Three myths your teachers told you about how your brain learns, debunked.
When I was in middle school and high school, teachers loved to impart various tidbits of wisdom about the way students learn during lectures, always couched in such a way as to indicate these were scientifically accepted facts. You know everyone learns differently. Do you think you learn better through words or pictures? Did you know you learn different subjects with different sides of the brain?
Welp, they were wrong. Many of the theories of "brain-based" education, a method of instruction supposedly based on neuroscience, have been largely debunked by rigorous science. Brain-based education studies are usually poorly designed and badly controlled. Nevertheless, myths about how we learn persist in the popular imagination, and, most importantly, in educational materials and references for teachers. Here are just a few things we usually get wrong about the way the brain learns:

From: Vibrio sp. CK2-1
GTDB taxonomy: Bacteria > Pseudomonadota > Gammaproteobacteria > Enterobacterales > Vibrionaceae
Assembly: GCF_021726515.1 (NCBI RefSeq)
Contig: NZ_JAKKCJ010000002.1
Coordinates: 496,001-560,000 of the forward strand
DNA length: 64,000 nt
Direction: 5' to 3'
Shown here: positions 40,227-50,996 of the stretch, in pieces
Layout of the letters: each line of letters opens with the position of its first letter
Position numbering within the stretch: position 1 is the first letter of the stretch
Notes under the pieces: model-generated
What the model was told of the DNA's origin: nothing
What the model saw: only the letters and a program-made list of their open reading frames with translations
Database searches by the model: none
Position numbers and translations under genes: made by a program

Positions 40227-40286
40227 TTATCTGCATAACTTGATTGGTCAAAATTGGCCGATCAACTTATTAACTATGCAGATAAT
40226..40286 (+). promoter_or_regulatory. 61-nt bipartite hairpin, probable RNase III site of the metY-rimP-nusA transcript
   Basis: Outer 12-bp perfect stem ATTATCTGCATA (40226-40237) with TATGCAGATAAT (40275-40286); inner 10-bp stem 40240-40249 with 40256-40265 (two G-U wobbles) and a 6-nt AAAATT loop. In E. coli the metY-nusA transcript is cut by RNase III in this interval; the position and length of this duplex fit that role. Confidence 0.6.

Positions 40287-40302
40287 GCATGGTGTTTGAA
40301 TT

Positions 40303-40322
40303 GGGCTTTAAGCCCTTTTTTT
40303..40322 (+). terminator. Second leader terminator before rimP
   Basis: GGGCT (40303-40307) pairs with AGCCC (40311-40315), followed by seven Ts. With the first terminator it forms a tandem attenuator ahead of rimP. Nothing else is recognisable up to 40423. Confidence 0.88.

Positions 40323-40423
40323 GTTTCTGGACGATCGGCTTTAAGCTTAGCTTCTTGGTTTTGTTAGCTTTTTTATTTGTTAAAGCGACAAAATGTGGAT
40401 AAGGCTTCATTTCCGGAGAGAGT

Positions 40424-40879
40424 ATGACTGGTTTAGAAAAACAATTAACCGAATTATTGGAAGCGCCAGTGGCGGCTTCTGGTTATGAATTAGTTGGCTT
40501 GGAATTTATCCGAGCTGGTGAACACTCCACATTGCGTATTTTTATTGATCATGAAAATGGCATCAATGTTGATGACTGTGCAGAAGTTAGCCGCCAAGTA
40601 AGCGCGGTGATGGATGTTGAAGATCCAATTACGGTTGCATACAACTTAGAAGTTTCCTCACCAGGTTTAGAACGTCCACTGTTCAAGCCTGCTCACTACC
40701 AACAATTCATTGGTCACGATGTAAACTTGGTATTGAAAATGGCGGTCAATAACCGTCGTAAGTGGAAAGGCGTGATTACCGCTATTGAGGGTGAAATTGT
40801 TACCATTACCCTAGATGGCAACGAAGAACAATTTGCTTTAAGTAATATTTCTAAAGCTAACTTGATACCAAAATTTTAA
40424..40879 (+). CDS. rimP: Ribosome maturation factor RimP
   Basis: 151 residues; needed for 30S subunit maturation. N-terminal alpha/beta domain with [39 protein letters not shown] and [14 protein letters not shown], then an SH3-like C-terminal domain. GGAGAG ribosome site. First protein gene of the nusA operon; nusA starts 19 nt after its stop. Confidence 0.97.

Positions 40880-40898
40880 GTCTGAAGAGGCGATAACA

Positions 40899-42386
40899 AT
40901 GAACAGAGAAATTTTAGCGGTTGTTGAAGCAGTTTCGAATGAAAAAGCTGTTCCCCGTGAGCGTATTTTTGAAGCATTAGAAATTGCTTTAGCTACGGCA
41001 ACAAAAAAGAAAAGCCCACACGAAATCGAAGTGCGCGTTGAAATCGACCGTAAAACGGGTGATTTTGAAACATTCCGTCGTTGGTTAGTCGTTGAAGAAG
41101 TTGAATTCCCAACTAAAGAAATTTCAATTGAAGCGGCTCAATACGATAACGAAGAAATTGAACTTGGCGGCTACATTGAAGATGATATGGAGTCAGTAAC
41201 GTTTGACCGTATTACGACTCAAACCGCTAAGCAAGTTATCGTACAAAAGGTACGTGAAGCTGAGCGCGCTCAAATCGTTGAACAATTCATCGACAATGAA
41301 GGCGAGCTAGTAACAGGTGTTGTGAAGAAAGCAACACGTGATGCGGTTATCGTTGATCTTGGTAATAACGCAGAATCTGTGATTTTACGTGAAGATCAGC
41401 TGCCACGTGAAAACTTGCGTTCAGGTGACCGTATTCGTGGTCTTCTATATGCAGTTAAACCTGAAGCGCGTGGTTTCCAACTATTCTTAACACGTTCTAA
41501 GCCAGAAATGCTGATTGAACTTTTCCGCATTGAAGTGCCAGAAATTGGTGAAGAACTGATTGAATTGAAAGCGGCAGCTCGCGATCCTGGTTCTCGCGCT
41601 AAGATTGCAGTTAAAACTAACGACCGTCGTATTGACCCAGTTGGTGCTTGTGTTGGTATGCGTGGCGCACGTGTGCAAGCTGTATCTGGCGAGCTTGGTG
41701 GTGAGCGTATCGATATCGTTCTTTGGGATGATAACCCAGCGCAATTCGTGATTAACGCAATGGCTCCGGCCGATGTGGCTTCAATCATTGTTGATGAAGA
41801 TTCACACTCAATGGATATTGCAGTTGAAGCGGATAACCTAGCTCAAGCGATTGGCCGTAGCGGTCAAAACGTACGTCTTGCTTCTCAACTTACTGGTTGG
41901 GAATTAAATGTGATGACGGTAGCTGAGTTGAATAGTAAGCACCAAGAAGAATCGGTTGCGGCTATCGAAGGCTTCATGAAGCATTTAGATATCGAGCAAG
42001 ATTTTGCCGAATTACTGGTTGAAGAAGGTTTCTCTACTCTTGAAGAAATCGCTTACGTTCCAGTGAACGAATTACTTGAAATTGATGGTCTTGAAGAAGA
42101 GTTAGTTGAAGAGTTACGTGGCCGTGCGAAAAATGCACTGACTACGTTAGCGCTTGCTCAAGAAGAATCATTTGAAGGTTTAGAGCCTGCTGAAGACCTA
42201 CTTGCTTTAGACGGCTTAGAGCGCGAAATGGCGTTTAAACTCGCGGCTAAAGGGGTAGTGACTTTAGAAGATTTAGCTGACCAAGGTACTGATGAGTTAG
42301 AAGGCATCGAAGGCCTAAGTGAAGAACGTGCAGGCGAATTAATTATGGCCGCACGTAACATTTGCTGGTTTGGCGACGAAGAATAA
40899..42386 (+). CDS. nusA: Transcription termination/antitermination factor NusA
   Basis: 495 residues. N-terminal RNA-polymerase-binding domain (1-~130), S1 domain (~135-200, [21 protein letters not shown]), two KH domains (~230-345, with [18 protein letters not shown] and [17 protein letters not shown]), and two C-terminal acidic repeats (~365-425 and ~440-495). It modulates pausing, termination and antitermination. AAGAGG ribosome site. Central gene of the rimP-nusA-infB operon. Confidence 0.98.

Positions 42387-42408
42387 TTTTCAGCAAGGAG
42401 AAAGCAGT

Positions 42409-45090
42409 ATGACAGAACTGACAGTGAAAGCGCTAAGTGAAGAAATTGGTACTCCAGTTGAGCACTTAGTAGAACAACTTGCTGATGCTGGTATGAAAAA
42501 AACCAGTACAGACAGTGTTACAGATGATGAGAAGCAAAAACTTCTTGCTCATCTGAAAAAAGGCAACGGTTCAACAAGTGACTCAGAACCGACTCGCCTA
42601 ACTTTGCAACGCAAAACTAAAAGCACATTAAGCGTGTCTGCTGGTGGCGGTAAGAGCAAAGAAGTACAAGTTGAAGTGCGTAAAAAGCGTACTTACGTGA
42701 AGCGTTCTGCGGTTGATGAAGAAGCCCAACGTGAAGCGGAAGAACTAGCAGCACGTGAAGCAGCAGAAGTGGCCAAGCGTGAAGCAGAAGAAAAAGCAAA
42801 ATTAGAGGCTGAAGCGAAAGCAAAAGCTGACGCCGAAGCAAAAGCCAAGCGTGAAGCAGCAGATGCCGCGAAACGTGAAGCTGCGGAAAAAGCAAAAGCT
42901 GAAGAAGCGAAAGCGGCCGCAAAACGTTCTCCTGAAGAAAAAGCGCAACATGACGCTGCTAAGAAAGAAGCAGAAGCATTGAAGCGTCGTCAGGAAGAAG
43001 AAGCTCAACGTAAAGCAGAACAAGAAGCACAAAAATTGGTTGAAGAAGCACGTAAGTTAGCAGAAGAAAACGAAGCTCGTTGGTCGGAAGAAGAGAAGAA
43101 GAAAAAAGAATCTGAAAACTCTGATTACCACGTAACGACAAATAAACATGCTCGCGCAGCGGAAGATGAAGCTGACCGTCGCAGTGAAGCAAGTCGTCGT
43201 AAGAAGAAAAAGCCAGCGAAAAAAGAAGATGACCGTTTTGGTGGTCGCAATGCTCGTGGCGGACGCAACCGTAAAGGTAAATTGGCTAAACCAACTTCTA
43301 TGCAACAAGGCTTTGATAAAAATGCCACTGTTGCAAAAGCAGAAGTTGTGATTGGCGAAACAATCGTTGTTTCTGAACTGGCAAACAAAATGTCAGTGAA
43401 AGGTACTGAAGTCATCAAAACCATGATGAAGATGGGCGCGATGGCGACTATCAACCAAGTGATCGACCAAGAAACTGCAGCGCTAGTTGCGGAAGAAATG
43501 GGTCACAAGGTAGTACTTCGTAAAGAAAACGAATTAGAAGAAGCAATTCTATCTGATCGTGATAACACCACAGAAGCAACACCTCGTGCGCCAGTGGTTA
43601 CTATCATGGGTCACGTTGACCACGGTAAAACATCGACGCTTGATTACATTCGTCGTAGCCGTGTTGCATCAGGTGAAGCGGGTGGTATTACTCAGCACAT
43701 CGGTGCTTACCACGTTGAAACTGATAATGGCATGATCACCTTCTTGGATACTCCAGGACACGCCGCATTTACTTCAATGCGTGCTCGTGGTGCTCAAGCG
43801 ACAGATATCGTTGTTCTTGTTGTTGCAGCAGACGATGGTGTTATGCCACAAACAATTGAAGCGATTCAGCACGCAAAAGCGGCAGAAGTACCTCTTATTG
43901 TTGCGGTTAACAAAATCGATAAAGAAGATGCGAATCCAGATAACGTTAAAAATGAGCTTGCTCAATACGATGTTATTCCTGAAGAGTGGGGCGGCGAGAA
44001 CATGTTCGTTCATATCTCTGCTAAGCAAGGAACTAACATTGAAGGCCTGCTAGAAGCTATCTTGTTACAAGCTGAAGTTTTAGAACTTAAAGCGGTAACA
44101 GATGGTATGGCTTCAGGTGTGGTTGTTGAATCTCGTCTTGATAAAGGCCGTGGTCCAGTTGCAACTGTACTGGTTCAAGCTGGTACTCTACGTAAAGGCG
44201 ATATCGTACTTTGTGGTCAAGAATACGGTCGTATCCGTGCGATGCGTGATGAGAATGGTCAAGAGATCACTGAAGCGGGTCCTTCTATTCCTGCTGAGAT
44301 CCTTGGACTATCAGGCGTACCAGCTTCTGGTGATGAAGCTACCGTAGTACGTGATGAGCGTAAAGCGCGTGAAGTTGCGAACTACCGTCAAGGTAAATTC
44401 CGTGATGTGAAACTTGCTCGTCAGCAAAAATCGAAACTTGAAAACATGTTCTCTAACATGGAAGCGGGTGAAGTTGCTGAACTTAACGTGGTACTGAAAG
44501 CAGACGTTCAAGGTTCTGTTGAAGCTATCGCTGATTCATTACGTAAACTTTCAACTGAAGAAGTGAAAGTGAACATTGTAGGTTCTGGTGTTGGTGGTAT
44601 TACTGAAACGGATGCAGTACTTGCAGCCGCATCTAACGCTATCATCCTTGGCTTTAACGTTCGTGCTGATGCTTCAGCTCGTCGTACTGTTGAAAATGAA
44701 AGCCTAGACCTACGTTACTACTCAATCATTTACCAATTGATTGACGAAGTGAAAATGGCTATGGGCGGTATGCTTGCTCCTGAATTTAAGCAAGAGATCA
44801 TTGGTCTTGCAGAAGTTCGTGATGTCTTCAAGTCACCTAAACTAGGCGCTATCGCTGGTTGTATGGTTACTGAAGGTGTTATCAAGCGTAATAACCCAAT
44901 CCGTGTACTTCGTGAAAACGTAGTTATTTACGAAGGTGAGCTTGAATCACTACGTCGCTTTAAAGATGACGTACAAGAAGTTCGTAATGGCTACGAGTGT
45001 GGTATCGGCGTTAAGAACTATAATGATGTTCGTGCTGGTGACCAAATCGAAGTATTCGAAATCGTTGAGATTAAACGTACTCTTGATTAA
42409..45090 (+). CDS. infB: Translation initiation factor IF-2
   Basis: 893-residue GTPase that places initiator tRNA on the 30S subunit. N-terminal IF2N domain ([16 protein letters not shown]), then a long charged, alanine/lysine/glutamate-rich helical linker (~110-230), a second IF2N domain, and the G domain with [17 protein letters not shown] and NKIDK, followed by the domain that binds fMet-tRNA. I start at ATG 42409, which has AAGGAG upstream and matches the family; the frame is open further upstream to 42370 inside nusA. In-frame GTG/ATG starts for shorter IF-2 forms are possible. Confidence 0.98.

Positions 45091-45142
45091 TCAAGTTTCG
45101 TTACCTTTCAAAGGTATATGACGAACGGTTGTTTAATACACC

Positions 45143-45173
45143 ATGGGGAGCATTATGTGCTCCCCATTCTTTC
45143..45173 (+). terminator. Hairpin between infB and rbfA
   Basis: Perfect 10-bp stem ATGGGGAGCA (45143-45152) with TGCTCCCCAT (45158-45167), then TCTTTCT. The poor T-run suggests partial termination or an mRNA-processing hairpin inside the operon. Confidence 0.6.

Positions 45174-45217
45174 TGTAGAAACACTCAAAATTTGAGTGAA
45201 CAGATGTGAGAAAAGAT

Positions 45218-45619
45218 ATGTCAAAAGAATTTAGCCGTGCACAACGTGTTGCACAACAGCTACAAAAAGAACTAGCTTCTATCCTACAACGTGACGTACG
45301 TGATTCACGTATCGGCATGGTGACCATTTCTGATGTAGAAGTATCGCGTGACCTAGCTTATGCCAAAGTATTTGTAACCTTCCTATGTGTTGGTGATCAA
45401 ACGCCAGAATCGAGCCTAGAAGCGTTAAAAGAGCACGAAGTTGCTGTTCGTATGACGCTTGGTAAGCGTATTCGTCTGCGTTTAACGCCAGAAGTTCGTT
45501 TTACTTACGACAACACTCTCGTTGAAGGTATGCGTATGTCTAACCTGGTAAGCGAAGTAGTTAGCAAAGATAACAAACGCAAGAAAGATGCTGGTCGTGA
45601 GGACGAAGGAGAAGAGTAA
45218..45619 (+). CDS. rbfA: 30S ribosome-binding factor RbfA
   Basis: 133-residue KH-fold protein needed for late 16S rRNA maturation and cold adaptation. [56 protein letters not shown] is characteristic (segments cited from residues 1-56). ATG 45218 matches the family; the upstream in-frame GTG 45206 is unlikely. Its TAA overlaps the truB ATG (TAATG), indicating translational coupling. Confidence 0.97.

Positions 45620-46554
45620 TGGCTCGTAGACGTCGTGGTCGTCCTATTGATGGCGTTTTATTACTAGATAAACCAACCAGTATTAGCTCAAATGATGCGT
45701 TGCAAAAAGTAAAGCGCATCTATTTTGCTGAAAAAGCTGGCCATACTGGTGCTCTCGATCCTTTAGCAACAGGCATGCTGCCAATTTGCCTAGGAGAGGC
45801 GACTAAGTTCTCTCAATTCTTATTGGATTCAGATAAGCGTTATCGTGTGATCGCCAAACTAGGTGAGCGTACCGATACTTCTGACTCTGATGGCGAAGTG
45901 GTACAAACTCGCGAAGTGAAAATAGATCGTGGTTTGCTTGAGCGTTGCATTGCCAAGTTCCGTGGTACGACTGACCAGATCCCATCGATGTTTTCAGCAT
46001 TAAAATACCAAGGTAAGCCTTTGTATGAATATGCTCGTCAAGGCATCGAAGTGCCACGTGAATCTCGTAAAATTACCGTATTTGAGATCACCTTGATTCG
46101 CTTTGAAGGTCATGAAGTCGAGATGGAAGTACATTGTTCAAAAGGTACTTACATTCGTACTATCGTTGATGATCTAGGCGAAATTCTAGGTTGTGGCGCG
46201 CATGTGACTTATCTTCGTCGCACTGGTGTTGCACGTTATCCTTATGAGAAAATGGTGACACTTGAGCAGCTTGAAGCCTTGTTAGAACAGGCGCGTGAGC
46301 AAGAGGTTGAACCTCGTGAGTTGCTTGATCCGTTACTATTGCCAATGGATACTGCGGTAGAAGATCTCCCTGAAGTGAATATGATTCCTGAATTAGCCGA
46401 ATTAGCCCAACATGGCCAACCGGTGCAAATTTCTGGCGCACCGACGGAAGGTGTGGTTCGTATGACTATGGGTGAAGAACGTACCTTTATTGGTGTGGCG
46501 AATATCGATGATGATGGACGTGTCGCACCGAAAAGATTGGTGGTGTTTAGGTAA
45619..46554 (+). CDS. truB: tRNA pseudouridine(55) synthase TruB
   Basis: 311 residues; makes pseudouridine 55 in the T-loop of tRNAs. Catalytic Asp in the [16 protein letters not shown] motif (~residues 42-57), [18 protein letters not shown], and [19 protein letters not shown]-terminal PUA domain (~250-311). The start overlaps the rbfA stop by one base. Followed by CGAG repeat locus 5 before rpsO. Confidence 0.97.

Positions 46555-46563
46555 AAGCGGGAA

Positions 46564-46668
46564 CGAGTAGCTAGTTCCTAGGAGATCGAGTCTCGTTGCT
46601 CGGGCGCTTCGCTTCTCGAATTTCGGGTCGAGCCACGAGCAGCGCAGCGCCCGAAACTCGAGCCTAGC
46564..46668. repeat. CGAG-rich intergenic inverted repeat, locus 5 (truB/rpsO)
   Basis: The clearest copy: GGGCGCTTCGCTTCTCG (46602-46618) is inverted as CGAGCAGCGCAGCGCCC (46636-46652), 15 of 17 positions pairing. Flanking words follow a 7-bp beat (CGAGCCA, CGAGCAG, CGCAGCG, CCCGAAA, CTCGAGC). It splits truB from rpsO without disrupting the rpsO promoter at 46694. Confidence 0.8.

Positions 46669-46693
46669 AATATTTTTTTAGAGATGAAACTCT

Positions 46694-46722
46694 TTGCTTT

1. We Learn Best When Teaching Is Tailored To Our Learning Style
Every child is a beautiful, unique snowflake, as the theory goes, and every individual learns in a slightly different way. Some of us learn best by hearing, others by seeing information displayed as pictures, still others by reading words on a page. One study found that there are more than 70 different learning styles, which usually categorize people into dichotomous types, like visual versus verbal or active versus reflective, or, in the case of the Myers-Briggs test, Introversion Intuition Feeling Judging versus Extraversion Sensing Thinking Perceiving. According to what many psychologists label the learning styles hypothesis, instructors should teach in a way that targets our various learning styles, what's called "meshing." Sounds fair enough.
For the rest of the story: http://www.popsci.com/science/article/2013-08/everything-youve-ever-been-told-about-how-brain-learns-lie?src=SOC&dom=tw